What we put into our bodies, from food/drinks to prescription/non-prescription medications, affects how our bodies work. From a young age, we are taught to eat healthfully-carrots for good eyesight, spinach for building muscle, drinking milk for strong bones, etc.

But does what we eat (or don’t eat) affect our hearing? Recent studies, in fact, do indicate a relationship between our diet and hearing loss.

These studies found that diets high in sugar and carbohydrates negatively impacts hearing, and diets high in cholesterol contribute to hearing loss normally associated with aging!

However, good ‘hearing nutrition’ doesn’t only consider those things that are bad for the ears; it also looks at what is needed to promote healthy hearing.

Hearing loss is one of the most common health problems in the United States, but few know that eating better can help protect or maintain one’s hearing. 

Deficiency in nutrients like B12 and folate (or folic acid) can impair hearing. Folic acid deficiency specifically has been linked with high-frequency hearing loss. Some foods naturally high in these nutrients include cereals, leafy greens (broccoli, spinach, lettuce), asparagus, fruits (bananas, melons, lemons), mushrooms, and legumes.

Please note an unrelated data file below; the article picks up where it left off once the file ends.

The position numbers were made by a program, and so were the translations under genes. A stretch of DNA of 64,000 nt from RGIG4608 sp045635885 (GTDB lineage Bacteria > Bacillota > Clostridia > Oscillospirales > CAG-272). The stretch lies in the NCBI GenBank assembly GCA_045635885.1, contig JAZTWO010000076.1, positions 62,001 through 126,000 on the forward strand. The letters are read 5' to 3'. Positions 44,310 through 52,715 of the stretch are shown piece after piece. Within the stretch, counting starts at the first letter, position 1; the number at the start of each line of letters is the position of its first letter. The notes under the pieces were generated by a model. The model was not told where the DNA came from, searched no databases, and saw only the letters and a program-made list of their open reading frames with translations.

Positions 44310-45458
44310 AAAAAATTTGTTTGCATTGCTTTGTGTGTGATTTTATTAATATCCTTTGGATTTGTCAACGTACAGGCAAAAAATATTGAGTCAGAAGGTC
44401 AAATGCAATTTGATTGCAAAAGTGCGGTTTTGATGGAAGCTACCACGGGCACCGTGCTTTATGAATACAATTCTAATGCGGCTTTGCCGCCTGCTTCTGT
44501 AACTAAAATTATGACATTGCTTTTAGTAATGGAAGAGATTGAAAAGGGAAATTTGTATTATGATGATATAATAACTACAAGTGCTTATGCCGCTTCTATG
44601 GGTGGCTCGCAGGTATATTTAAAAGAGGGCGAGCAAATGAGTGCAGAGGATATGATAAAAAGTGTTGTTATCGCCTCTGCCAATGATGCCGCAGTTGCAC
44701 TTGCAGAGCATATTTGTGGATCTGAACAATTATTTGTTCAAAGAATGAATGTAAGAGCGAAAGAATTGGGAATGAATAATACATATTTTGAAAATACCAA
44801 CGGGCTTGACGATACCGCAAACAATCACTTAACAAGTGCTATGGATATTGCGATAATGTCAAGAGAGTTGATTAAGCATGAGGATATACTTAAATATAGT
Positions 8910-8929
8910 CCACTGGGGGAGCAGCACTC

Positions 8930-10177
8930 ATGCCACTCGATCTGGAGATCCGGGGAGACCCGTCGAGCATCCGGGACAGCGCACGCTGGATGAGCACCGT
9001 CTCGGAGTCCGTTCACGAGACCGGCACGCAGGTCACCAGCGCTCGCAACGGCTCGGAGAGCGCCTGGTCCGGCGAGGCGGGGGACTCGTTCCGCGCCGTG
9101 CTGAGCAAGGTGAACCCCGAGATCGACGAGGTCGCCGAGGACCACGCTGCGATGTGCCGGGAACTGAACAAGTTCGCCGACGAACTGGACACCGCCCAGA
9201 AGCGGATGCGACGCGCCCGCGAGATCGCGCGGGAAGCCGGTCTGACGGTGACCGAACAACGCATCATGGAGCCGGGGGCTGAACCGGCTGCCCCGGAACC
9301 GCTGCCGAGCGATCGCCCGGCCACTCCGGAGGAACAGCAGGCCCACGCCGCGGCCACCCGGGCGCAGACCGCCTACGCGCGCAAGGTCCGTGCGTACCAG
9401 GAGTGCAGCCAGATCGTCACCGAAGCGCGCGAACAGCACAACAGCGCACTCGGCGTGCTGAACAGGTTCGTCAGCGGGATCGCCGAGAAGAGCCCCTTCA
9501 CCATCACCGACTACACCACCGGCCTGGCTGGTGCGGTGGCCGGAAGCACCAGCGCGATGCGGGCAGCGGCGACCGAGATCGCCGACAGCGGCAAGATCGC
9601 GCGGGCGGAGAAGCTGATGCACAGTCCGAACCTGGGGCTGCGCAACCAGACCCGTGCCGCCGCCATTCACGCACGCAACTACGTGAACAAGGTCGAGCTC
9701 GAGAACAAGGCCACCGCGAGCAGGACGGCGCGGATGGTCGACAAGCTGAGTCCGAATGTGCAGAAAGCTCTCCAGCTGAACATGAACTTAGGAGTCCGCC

As with many other health-related issues, omega-3 fatty acids are good for your ears too.

These unsaturated fatty acids occur naturally in fish (tuna, salmon, sardines, etc.). Studies have shown that those who eat two or more servings a week reduce their risk of age-related hearing loss by over 40%!

Research has also found that other vitamins and minerals (particularly Zinc, Magnesium, Vitamins D, E, and C) have beneficial effects on our hearing.

Thankfully, here in Northern California, we have an incredible bounty of healthy food to care for our whole body, including our ears.

Bon Apetit/B’tayavon/Buen Provecho!

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Jonathan Lipschutz Audiologist, M.S., F-AAA, Owner

Jonathan is the owner of Berkeley Hearing Center. He received his bachelor of science in hearing and speech science and a master of science in audiology from Purdue University. He is a fellow of the American Academy of Audiology and the California Academy of Audiology. Jonathan has over 20 years of audiology and hearing aid experience in both the non-profit and corporate sectors.